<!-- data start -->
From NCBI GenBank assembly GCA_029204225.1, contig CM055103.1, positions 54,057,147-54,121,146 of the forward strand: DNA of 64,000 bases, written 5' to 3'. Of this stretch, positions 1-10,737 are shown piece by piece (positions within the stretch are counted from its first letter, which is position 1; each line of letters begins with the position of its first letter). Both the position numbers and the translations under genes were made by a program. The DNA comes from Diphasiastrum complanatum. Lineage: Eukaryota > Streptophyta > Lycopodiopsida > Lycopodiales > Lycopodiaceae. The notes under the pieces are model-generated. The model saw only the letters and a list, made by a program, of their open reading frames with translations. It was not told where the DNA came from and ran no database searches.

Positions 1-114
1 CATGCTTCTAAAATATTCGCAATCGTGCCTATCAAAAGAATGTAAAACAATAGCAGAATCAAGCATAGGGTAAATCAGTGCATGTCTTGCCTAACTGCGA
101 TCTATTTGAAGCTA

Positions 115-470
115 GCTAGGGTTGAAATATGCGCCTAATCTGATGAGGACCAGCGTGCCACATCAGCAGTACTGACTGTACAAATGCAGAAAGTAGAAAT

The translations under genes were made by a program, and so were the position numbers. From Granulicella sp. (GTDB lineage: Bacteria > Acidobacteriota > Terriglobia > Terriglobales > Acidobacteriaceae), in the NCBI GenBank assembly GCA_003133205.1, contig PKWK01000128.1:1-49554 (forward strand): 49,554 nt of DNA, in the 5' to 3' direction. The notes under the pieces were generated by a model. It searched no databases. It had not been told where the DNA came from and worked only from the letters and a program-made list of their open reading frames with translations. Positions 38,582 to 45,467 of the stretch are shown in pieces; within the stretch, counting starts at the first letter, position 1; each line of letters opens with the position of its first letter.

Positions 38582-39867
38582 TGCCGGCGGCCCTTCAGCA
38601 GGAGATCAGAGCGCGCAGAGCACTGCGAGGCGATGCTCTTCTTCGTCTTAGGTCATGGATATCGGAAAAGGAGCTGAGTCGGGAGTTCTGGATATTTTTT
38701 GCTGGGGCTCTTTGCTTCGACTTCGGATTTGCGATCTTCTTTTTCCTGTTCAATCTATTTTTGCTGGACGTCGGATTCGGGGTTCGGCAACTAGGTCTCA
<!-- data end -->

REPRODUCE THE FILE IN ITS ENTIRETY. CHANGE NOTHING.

From NCBI GenBank assembly GCA_029204225.1, contig CM055103.1, positions 54,057,147-54,121,146 of the forward strand: DNA of 64,000 bases, written 5' to 3'. Of this stretch, positions 1-10,737 are shown piece by piece (positions within the stretch are counted from its first letter, which is position 1; each line of letters begins with the position of its first letter). Both the position numbers and the translations under genes were made by a program. The DNA comes from Diphasiastrum complanatum. Lineage: Eukaryota > Streptophyta > Lycopodiopsida > Lycopodiales > Lycopodiaceae. The notes under the pieces are model-generated. The model saw only the letters and a list, made by a program, of their open reading frames with translations. It was not told where the DNA came from and ran no database searches.

Positions 1-114
1 CATGCTTCTAAAATATTCGCAATCGTGCCTATCAAAAGAATGTAAAACAATAGCAGAATCAAGCATAGGGTAAATCAGTGCATGTCTTGCCTAACTGCGA
101 TCTATTTGAAGCTA

Positions 115-470
115 GCTAGGGTTGAAATATGCGCCTAATCTGATGAGGACCAGCGTGCCACATCAGCAGTACTGACTGTACAAATGCAGAAAGTAGAAAT

The translations under genes were made by a program, and so were the position numbers. From Granulicella sp. (GTDB lineage: Bacteria > Acidobacteriota > Terriglobia > Terriglobales > Acidobacteriaceae), in the NCBI GenBank assembly GCA_003133205.1, contig PKWK01000128.1:1-49554 (forward strand): 49,554 nt of DNA, in the 5' to 3' direction. The notes under the pieces were generated by a model. It searched no databases. It had not been told where the DNA came from and worked only from the letters and a program-made list of their open reading frames with translations. Positions 38,582 to 45,467 of the stretch are shown in pieces; within the stretch, counting starts at the first letter, position 1; each line of letters opens with the position of its first letter.

Positions 38582-39867
38582 TGCCGGCGGCCCTTCAGCA
38601 GGAGATCAGAGCGCGCAGAGCACTGCGAGGCGATGCTCTTCTTCGTCTTAGGTCATGGATATCGGAAAAGGAGCTGAGTCGGGAGTTCTGGATATTTTTT
38701 GCTGGGGCTCTTTGCTTCGACTTCGGATTTGCGATCTTCTTTTTCCTGTTCAATCTATTTTTGCTGGACGTCGGATTCGGGGTTCGGCAACTAGGTCTCA